WPWeekly Episode 289 – Where Did WordPress’ Ease of Use Go?

In this episode, John James Jacoby and I are joined by Scott Bolinger. Bolinger recently attended a Content and Commerce Summit where WordPress and WooCommerce were not mentioned. Bolinger shared the perspective he gained from an attending the event and speaking with a friend who uses Shopify.

We discuss what happened to WordPress’ ease of use, which user segment the project is developed for, and how can it provide an end-to-end user experience that’s on par with SaaS offerings like SquareSpace or Wix. We also talk about the challenges associated with setting up a WordPress site after the installation process. Last but not least, we discuss why some people are not recommending WordPress to friends or family anymore.

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3 Comments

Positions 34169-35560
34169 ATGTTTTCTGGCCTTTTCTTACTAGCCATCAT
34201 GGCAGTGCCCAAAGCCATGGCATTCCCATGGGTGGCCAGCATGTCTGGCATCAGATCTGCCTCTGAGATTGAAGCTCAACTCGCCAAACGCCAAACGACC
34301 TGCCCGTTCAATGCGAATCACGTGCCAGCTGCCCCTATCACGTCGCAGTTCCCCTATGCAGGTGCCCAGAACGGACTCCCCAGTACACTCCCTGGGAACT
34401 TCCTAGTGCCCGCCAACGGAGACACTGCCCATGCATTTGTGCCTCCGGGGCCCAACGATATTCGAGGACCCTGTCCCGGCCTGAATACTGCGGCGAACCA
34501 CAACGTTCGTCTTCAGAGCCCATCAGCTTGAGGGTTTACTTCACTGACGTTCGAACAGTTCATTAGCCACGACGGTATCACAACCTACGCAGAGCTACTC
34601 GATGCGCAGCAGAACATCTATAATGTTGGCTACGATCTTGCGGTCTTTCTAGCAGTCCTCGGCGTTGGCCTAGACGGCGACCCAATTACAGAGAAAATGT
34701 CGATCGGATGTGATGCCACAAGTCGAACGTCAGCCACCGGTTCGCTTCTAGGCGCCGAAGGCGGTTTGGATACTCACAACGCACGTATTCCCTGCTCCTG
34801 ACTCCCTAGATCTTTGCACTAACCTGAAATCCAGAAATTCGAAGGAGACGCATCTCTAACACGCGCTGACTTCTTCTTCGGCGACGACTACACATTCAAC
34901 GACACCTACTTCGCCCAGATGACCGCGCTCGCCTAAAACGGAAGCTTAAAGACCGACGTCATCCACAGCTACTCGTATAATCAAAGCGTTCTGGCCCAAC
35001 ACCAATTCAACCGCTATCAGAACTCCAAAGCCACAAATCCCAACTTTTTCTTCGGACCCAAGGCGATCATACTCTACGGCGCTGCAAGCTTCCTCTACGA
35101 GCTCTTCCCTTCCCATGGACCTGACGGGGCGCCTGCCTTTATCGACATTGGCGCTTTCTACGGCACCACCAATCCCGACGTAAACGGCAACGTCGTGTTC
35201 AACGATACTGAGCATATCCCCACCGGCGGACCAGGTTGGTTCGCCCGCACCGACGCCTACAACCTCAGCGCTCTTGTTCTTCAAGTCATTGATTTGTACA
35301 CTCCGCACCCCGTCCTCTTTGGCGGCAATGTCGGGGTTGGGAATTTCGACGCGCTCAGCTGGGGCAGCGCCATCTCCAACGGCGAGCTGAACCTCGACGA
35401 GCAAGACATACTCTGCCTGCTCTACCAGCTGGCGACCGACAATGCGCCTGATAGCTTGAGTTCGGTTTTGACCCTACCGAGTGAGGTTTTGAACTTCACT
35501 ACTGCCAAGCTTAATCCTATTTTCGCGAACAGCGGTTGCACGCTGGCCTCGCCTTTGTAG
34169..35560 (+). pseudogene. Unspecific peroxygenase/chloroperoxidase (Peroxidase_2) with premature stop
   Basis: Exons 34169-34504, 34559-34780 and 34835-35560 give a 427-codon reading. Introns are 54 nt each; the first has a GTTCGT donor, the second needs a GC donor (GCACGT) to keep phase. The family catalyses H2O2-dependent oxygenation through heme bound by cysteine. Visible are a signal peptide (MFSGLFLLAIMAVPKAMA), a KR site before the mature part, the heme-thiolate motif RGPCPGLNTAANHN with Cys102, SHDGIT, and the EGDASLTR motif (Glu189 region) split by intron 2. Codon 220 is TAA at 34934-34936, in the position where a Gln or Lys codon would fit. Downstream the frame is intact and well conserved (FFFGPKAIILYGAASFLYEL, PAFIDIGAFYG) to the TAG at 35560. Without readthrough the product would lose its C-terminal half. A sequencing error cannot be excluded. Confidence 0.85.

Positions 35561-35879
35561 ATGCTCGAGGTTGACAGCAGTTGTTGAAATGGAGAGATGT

1. Will listen, but before that I would say that the ease of use was relative to the competitors. The ease of use stayed the same, the rest of the world just got better and surpassed.

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    1. Spot on, Andreas!

      I never ever thought WP was user friendly, and dreaded teaching novices to use it.

      But the competition was even worse.

      However, the competition is catching up and overtaking. Shopify is a good example.

      In recent years, there have been some third party add-ons for WP that are exceptionally well designed and user friendly, and that WP could learn form.

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  2. @jeff — “Otto shares tips and advice on selling plugins” — the answer is not to get authors to be more careful and take less money. Or for site owners to try and choose plugins which have not been resold, or might get resold to the bad guys. It surely has to be in the hands of Mika and the others on the repository. This problem could be stopped dead there, with the correct resources.

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